O paged me - "got one for ya." He's so cool. I love doing things for O because he never gets psycho. Even when he was berating the night shift for not drawing cardiac enzymes, he never raised his voice, just explained things in a this-is-ridiculous tone of voice, words carefully chosen and very fast. I wish I were like that.
Met him in the shock room in front of a mountain of flesh. The man is nearly 2 Hoosier Units - that's almost 400 pounds, for those of you not from the Midwest - and he smells bad. And he's on oxygen, staring blankly into space. We try to get a history. He's not cooperative, other than giving us his mother's name - doesn't tell us anything useful. It's not that he refuses to answer questions, it's that he doesn't. Just keeps talking about nothing.
I keep going, O calls mom. He told me a huge run-on story, with highlights like the following:
- He used to be a police cadet before he got whacked and spent a long time in a coma.
- When he was working, he used to mark where his truck was parked, and someone moved it every day. That same someone (he had names for all this, but I don't remember them) got a spare key to his house and beat him up and took all his money because he called the drug house over on (some street) in to the police.
- He faxed the info to the Feds in Waco that let them bust the place.
- Someone stole his van and chased him all over town with it.
- The reason he's in the hospital is because (name) right over there (here he points to the ER nurse), who stole one of his police cadet uniforms and used it to pretend to be a cop, knew that he knew that he wasn't really a cop and found him on top of his mom's house and shot him. But our patient, being a canny fellow, had a camera on a pole to watch the roof of his mama's house and it's wired to a TV downtown, right to the Federal Government, and they sent the police.
O gets off the phone as I'm listening. I finally escape to find out that Mama says he does cocaine, and that he gets these spells like this...and there he is, still talking as long as he thinks I'm listening. He went on and on and on. This is a mid-forties gentleman who still lives with his parents and does cocaine, obviously with some kind of delusional thinking, and we don't know when he last drank - he says some kind of liquor-store wine, I'm thinking Red Rose type, three days ago.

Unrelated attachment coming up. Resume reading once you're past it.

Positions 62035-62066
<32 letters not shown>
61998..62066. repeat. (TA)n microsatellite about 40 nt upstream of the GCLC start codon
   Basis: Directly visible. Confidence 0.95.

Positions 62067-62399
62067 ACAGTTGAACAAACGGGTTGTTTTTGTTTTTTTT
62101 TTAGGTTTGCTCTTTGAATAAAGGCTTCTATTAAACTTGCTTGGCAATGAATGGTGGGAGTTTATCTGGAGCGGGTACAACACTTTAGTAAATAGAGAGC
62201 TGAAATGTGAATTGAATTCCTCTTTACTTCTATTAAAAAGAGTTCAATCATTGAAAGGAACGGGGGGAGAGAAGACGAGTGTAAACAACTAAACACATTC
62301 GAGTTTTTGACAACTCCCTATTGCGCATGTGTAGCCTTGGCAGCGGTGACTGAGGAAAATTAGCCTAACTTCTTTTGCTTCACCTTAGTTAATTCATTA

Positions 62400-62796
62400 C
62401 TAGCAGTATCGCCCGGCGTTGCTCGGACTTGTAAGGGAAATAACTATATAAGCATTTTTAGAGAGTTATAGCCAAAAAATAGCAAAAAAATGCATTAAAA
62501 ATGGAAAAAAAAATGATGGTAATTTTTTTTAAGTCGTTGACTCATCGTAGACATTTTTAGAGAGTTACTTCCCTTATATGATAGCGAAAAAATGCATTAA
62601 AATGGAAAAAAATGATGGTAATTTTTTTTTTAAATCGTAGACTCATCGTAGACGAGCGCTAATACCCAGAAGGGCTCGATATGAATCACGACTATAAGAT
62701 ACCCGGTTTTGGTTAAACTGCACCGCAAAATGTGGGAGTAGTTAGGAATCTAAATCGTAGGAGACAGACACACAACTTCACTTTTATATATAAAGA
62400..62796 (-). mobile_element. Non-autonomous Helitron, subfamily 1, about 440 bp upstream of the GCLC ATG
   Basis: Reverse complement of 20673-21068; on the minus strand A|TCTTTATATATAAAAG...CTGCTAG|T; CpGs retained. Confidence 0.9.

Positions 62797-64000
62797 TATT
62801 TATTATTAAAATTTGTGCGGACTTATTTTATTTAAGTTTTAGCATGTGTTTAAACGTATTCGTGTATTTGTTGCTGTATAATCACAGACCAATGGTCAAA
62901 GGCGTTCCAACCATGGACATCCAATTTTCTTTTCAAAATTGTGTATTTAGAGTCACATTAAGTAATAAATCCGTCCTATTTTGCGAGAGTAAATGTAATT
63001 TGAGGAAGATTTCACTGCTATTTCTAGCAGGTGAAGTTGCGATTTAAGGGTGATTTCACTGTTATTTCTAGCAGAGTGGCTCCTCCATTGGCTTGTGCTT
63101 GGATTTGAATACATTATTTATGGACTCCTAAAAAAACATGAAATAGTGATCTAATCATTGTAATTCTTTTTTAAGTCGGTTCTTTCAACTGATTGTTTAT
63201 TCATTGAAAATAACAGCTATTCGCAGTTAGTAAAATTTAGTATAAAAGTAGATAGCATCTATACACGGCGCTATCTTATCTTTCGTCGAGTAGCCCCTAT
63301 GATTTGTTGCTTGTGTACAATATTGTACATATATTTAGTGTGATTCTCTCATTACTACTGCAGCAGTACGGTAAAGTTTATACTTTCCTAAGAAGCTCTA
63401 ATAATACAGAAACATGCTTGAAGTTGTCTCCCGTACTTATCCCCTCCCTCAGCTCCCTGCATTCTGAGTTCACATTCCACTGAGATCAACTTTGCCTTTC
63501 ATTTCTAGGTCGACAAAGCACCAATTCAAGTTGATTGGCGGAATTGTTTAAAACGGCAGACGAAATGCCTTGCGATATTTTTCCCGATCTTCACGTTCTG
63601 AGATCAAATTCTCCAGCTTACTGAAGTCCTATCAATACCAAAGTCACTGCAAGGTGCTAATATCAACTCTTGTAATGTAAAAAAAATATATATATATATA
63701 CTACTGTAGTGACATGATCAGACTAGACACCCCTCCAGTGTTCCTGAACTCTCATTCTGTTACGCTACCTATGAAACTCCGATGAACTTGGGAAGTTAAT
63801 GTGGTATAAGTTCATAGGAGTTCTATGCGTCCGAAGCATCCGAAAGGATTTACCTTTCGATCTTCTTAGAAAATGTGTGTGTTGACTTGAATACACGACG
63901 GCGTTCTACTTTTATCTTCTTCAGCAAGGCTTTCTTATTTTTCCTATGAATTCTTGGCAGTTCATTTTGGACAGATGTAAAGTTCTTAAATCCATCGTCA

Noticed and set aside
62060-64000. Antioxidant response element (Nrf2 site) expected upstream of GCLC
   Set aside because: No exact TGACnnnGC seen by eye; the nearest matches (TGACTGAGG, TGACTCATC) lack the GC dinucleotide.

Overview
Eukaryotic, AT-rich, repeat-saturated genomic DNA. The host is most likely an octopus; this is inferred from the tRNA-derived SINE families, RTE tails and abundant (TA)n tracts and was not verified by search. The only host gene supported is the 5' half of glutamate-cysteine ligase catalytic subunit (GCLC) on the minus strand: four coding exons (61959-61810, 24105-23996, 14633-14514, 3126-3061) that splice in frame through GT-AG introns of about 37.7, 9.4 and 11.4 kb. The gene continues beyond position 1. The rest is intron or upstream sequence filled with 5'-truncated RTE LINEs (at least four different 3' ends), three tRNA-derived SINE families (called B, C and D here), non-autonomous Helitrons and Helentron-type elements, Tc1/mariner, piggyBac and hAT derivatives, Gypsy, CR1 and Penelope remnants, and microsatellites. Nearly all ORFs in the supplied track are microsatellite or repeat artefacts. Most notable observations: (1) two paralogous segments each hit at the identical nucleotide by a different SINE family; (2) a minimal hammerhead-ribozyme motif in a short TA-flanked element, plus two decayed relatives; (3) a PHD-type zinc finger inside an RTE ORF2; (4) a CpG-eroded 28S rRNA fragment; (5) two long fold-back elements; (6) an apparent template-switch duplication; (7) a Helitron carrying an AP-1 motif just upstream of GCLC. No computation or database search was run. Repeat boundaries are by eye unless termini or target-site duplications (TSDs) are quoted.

We're scanning his head, his heart (oh, he's in atrial fib, and he has hypertension, and he has diabetes), and his blood. Tox is negative, alcohol is negative, so our guesses are some kind of stroke, DT's, or just plain crazy. Peeked at the labs and someone's ordered a syphilis screen. It's possible...
I'd barely finished with him when O sends me over to see the next girl. I have a Mage character who's a barely-legal child of a hippie, raised on peyote and pot, hooked on X and only avoiding hard drugs because she's too vain to stomach the idea of needle tracks marring her body. This girl was Jen gone wrong.
She's early-twenties, history of having showed up at the ER once for detox with a claim of shooting up heroin 10x a day, taking percocet 60-80mg, and about 150 other pills, and walking out before the paperwork was done. She's in now because her dad picked her up from a friend's and noticed she was absofriggin'lutely nuts. We got her because her creatinine is high.
Urine tox is positive for cocaine, amphetamines, and opiates. Interview consisted of us asking questions and her talking a hundred miles a minute about somethign completely else, then apologising and giving us a few semi-lucid seconds. She told us she'd been shooting up cocaine and heroin the previous night - not together, no, sequentially. "Wouldn't they just cancel each other out?" A asked me later. "Get nothing?" He was being facetious. She probably was doing something else - the girl was completely manic, absolutely out of her mind with drugs. It was an amazing experience. I could put my hand on her shoulder - the contact seemed to give her focus; she'd look at me and keep looking at me as long as I was touching her - and talk to her, she'd pay attention to my face, nod a bit, get teary. And then I'd ask a question and she'd give me a high-velocity stream of gibberish before looking all around. She was very concerned with under the bed, and with all the other patients.
We gave her enough Ativan to put her to sleep so the nurses could get fluids in her and draw labs. She later woke up, I was told, and they had taken her out of restraints, so she was dancing half-naked around her little isolation room. When we got there she was in restraints - one hand, one foot. ER nurse said "She's gotten out twice already - walks around popping into other people's cubicles and scaring them - I just use them to slow her down a bit. I don't want to lose her."
I wonder, O Best Beloved, what she'll be like tomorrow as she starts to go into withdrawal from the heroin and amphetamines...
It's half an hour past my self-assigned bedtime. We capped around 8 or so except for the shockroom patient, I have my two admits and my H&P work is done; I've been dismissed for the night. In the morning I have three patients - one druggie, one strange man, and the sweet old lady with the stroke and the childish gestalt. Nobody in their right mind today. Is it a full moon?
Friday I see my Angel. Friday I get my car. Fridayfridayfriday.